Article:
Dems ramp up campaign finance push

House Democratic leaders this week escalated their calls for more transparency from campaign donors amid a presidential election that's sure to be the most expensive in the nation's history.

Urging GOP leaders to take up the Disclose Act, House Minority Leader Nancy Pelosi (D-Calif.) said the anonymous and unlimited campaign spending allowed by the Supreme Court's 2010 Citizens United decision has empowered wealthy interests "to suffocate the system, to suppress the vote and to poison the debate."

"You cannot have fairness to the middle class in your policy if you have complete, unreported, large, significant special-interest money pouring into the political process," Pelosi said Thursday during a press briefing in the Capitol. "It not only undermines the voice of the many, it also suffocates any vitality of ideas in the Congress."

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Rep. Chris Van Hollen (Md.), senior Democrat on the House Budget Committee, also minced no words condemning the current system, accusing corporations and other well-heeled interests of literally "buying" lawmakers who will tilt policy in favor of businesses and the wealthy.

"We all recognize that when a lot of these groups are financing these campaigns," Van Hollen said, "they're trying to buy a Congress that will rig the rules of the game in their favor."

The Democrats used Thursday's push for greater transparency to attack Mitt Romney, the GOP's wealthy presidential hopeful, who has largely refused to disclose information about his finances.

"The person who wants to be the chief executive and control the finances of the United States," Van Hollen charged, "should tell the American people how he conducts his own finances."

In its two-year-old Citizens United decision, the high court ruled that funding caps on corporate and union ads targeting individual candidates violate the right to free speech. The ruling effectively killed part of the 2002 McCain-Feingold campaign-finance law, which was designed to prevent a deluge of special-interest money from corrupting elections.

The case opened a flood of anonymous campaign advertising in the 2010 election cycle – spending levels sure to be surpassed in this presidential election year.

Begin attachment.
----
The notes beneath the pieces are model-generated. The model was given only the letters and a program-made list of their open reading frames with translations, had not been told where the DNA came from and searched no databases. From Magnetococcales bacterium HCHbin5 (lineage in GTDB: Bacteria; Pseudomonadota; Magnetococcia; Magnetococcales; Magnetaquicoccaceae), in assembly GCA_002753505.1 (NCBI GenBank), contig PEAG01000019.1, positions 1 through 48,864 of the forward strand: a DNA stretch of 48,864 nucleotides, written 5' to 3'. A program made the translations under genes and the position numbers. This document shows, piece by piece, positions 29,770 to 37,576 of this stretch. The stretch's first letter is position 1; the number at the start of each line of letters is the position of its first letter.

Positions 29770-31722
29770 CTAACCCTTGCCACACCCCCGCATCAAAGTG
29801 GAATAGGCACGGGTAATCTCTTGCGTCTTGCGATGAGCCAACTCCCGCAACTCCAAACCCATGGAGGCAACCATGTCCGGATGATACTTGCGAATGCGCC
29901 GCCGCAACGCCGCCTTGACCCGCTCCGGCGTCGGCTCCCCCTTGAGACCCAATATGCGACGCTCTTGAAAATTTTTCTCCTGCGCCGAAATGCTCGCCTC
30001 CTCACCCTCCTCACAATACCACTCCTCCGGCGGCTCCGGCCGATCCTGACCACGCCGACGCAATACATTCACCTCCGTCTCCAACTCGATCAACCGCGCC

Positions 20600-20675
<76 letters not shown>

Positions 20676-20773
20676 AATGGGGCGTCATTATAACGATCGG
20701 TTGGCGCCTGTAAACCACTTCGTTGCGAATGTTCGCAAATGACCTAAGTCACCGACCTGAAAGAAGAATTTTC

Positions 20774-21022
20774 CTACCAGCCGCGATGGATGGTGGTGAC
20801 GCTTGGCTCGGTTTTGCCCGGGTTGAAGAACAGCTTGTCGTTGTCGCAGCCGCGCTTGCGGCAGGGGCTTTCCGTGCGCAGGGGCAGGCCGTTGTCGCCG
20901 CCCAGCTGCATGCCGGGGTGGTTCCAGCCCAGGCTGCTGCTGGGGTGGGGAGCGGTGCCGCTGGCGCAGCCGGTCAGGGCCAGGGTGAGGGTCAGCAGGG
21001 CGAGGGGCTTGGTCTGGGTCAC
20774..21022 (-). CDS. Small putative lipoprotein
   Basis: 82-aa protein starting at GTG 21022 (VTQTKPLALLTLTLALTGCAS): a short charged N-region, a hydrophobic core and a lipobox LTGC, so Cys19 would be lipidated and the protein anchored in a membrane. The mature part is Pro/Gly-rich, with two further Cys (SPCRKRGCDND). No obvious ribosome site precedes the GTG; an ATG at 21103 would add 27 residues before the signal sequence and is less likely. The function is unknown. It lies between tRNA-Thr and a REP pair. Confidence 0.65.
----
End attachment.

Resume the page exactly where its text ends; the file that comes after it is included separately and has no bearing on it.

Republicans cheered the Citizens United decision, arguing that limits on corporate campaign spending infringes on the First Amendment.

"The Supreme Court correctly ruled that Congress may not ban political speech based on the identity of the speaker," Senate Minority Leader Mitch McConnell (R-Ky.) said during a speech last month at the conservative American Enterprise Institute.

Democrats disagree. Pelosi on Thursday said the deluge of anonymous campaign cash triggered by Citizens United tramples on the national ideal that each citizen has equal say, creating a "plutocracy" where individual voices are drowned out by "the checkbooks of the very, very few."

"It is in the interest of our democracy that we have accountability and transparency," she said.

The Disclose Act does not limit the amount of money super-PACs and other outside groups can raise and spend on elections. But it would force unions and corporations, including government contractors, to reveal all political contributions above $10,000 and take public credit for the political ads they sponsor.

"Voters have a right to know who is bankrolling these campaigns," Van Hollen said.

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A much stricter version of the bill passed the House in 2010 when Democrats controlled the chamber, but was killed by a GOP filibuster in the Senate.

McConnell last month said that, despite the changes to the bill, his position hasn't changed.

"This is nothing less than an effort by the government itself to exposes its critics to harassment and intimidation, either by government authorities or through third-party allies," he told the audience at AEI. "And that should concern every one of us."

Democrats – who are well aware that their bill has no chance of being taken up by the GOP-controlled House – filed a discharge petition this week in hopes of gathering the 218 signatures needed to force a floor vote on the bill.

Van Hollen conceded that the polarized political environment presents an uphill battle for those signatures.

"A number of Republicans have, privately, indicated that they're totally in favor of the Disclose bill," Van Hollen said, "but the Republican leadership has been very clear … that they don't want to allow any kind of transparency."

Senate Democrats are also pressuring Republicans to support more transparency surrounding political donations. On Tuesday, Sen. Sheldon Whitehouse (D-R.I.) introduced a version of the Disclose Act similar to Van Hollen's bill.

Senate Democrats are expected to bring the bill up for a floor vote early next week.